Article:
The willingness of citizens to serve as part of any democratic government is essential for the successful conduct of the public’s business. In every area town, local governmental entities, like many of the area’s nonprofit agencies, could not function without scores of people willing to step up and volunteer.
In Bar Harbor alone, there are nearly 30 current openings on boards, committees and task forces. While some of those slots undoubtedly will be filled by incumbents who willingly continue to serve, new faces, new voices and new ideas are constantly needed.
First and foremost, volunteering takes time, not just at meetings but to do the homework necessary to be informed and responsive administrators of the needs of our friends and neighbors.
Public service seldom comes with much in the way of financial compensation. The rewards usually consist of little more than an acknowledgment in the town report or a “thank you” at town meeting. And in this digital age, those in public service are vulnerable to unscrupulous, venomous attacks by those whose idea of contributing to community discourse consists solely of obscuration, carping and complaining.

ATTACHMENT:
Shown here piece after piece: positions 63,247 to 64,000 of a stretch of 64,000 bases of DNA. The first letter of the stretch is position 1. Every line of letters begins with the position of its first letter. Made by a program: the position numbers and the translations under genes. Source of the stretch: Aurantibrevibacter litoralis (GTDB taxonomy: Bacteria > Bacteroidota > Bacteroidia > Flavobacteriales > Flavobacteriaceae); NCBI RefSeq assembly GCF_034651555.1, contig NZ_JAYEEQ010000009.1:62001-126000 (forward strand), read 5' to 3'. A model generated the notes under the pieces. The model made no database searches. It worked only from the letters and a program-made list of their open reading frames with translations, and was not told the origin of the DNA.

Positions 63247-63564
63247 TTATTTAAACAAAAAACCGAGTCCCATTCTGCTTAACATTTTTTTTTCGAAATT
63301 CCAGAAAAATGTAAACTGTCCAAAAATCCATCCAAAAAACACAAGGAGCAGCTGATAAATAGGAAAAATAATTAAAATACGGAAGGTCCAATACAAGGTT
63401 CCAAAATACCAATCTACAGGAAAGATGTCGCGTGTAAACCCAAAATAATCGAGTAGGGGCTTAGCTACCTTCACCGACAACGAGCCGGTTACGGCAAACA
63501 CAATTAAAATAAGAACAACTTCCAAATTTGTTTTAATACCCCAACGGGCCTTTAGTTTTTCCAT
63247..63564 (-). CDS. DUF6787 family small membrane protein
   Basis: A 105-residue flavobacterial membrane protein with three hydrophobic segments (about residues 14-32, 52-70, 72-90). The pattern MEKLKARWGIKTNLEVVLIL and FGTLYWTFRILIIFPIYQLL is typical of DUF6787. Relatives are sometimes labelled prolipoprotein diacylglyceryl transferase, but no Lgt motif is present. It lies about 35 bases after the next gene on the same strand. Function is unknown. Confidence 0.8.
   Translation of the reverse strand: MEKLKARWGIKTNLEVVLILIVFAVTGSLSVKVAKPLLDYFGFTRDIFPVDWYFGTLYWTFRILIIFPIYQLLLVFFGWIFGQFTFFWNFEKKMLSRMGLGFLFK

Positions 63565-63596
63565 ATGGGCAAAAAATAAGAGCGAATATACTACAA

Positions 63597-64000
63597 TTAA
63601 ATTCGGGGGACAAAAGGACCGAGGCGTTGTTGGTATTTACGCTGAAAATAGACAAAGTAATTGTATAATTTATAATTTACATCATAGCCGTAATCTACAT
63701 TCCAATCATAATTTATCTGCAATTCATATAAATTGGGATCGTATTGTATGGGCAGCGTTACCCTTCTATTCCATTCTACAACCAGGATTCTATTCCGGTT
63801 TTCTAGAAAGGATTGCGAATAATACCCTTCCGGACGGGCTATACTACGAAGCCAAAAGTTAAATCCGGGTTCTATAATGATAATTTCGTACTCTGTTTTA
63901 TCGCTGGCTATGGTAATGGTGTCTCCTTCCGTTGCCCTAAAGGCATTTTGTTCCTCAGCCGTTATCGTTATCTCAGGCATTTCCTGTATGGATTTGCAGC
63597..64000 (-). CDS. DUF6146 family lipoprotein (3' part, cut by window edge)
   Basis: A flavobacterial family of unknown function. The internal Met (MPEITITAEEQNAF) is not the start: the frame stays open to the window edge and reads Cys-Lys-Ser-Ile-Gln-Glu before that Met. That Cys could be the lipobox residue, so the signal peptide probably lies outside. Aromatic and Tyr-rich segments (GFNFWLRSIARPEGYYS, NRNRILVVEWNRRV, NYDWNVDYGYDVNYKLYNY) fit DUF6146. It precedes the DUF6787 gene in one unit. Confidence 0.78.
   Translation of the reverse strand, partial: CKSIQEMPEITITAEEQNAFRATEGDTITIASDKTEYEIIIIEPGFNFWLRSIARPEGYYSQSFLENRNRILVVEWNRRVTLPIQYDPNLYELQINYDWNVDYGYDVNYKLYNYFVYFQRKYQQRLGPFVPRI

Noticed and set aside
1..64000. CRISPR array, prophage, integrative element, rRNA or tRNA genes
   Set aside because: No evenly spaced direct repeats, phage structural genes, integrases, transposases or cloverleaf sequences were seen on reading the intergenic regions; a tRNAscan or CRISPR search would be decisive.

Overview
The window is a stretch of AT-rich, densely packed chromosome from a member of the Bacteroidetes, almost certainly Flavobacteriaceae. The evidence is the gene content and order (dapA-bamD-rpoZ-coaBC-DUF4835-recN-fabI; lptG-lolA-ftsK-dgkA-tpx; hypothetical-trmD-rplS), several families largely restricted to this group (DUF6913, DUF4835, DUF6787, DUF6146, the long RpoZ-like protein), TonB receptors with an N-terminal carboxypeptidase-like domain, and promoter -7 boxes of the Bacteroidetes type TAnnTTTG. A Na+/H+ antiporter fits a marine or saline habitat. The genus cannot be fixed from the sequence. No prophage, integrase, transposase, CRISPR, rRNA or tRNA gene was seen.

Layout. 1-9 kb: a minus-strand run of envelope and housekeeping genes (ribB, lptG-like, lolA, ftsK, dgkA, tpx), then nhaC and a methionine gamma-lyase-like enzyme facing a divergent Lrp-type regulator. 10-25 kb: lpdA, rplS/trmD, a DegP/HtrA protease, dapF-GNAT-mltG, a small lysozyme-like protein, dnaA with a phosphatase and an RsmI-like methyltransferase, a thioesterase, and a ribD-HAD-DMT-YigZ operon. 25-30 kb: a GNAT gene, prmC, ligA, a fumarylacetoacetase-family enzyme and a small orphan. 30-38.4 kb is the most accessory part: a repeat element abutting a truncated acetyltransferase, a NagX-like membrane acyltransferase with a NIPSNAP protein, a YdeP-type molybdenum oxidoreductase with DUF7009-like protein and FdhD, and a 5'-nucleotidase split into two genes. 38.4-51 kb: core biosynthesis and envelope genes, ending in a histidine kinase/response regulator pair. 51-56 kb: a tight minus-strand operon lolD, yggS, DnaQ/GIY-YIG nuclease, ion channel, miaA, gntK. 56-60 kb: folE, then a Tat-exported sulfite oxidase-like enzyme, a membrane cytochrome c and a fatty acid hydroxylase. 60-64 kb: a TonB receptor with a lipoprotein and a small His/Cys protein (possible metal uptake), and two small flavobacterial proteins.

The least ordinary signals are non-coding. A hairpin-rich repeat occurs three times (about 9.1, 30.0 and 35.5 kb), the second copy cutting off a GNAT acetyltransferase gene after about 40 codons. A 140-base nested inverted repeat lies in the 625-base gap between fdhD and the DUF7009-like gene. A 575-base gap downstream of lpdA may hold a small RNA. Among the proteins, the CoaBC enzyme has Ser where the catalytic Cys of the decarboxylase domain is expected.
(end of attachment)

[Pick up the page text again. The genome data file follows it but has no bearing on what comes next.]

True citizenship requires much more than merely living in a given town or village and having an opinion on the issues of the day. It requires positive, reasoned participation. It often involves some degree of personal sacrifice and effort. It holds that those who truly love and appreciate where they live do not hesitate to be part of the solution.
The best way to insure a positive effect on the direction of our towns and villages is not just to stand up and be counted, but to stand up and be counted on as a citizen volunteer.